Starting from left to right, we have the paint and materials rack. Well, bookshelf really. The top shelf has my remaining supply of Devlan Mud ink (bought in a panic before I realised that Army Painter Strong Tone Ink is both identical and cheaper), a Boots nail file (with multiple grades for removing paint from transparent bases, cockpit windows and the like) disposable gloves and my air-brushes.
Down from that we've got the paints I use fairly infrequently. Games Workshop paints for the odd occasion when a customer requests that I use them, my home-made inks and finally my MP paints. I generally only use MP paints for painting scenery and basing. I used to have a lot more of these paints, but I had to leave a couple of hundred pots behind in Glasgow due to lack of space. I'll bring them down with me next time I'm up visiting.
The next shelf down is where I keep all my most commonly used paints (at a convenient height for when I'm sitting down). Mostly it's a collection of Vallejo Game Colour and Model Colour paints. I'm working round to replacing as many of these as I can with Vallejo Model Air paints.
Second shelf from the bottom is exactly what it looks like: it's where I keep the Aerosol Spray cans and basing materials.
Finally, at the bottom, we've got some boxes of various basing materials ranging from Builders cement mix to chips of actual concrete. There's also a sneaky box of Clan War miniatures and the compressor for my airbrush.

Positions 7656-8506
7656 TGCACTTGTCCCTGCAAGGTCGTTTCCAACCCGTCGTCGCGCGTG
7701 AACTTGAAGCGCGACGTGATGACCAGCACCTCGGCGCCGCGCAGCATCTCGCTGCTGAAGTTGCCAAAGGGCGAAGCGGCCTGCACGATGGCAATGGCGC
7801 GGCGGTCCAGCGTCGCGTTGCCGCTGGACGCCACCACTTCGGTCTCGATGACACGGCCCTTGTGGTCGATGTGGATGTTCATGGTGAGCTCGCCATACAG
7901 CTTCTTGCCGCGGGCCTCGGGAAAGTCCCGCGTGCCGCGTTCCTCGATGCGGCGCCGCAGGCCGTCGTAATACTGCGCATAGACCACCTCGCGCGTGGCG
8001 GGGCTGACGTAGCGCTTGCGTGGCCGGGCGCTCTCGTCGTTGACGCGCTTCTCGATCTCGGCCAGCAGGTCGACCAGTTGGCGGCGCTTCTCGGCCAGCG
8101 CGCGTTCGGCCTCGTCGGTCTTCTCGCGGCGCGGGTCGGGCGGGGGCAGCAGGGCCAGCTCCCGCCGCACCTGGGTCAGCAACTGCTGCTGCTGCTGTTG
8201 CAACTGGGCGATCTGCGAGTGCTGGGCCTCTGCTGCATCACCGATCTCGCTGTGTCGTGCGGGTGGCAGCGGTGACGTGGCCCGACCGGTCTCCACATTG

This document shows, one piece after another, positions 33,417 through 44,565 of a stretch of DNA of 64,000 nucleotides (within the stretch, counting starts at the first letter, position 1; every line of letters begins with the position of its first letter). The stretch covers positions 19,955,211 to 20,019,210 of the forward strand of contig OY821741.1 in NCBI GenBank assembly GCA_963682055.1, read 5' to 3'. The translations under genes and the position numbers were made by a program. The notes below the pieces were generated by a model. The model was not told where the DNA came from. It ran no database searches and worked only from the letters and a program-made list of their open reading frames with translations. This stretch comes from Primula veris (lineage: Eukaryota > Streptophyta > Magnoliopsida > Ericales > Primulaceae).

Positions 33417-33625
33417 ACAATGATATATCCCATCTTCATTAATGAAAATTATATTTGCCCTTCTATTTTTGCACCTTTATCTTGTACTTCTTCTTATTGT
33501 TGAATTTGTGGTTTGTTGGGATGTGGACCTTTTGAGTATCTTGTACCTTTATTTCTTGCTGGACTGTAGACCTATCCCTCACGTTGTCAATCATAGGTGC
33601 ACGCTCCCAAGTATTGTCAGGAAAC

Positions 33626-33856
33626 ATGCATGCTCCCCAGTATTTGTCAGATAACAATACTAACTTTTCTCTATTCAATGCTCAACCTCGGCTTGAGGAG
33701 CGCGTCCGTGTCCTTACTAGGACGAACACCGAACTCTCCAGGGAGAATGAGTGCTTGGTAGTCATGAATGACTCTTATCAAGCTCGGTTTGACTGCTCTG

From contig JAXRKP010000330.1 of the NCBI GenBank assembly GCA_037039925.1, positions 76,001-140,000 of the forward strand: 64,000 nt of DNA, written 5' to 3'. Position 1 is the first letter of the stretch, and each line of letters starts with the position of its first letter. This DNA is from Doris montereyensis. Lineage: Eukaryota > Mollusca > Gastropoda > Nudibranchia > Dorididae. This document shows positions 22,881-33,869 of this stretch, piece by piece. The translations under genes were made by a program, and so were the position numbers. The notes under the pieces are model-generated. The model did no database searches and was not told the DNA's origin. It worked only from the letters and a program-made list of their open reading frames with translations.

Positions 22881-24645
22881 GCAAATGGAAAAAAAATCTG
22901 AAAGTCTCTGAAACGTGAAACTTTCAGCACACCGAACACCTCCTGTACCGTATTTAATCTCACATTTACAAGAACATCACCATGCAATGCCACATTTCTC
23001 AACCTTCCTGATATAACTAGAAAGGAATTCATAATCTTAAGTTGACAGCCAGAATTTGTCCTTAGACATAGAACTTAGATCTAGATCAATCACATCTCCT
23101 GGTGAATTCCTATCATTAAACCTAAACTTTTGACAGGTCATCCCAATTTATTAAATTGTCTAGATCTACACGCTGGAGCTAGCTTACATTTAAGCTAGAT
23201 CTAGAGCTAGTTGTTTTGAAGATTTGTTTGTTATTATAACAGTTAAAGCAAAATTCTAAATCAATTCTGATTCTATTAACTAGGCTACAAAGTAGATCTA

By the way, yes that's a fridge-freezer to the left of the paint rack. What? A guy's gotta keep his running shoes (and the milk for tea and coffee) somewhere accessible, right?
Panning round to the right slightly, you can see the first of the three south facing bay windows that provide light for my painting area. The cardboard box on the window sill contains a couple of hundred plastic and mdf bases in various sizes. The two plastic storage boxes contain scenery for those rare occasions when I can motivate myself enough to take a diorama shot. Actually, it's got less to do with motivation and more to do with the fact I usually end up scrabbling around trying to get photographs just before the sun disappears.
The Corkboard tray is my "pending postage" tray. It's where partially completed orders sit while I finish the rest of the commission.
This is the actual painting desk and no, it's never normally this tidy. I've actually had this painting table since I was eight and it's become part of a strange little ritual I have whenever I change address. The very first thing I do in a new house is set up this table wherever the natural light is best. Then I plug in an audio players of some kind and listen to Depache Mode's single, "Home". It's nuts, but it's what I do.
Before anyone jumps down my throat about the state of my brushes, don't worry. They're old brushes I use for basing and making scenery. I'd never leave my precious Kolinsky Sable's out on view like that where any old bit of dust or moisture could get at them!
The spray booth is a collapsible model in theory, but I wouldn't know how easy it is to take it apart and rebuild since it's never come down once since I got it. It's got a fairly powerful (but almost silent) fan at the back for extracting fumes.
And that's it. Apart from the one essential gaming item I can't actually find a decent place for at the moment. My bits box:
So there it is, very much a temporary set up, but it suits my needs for now.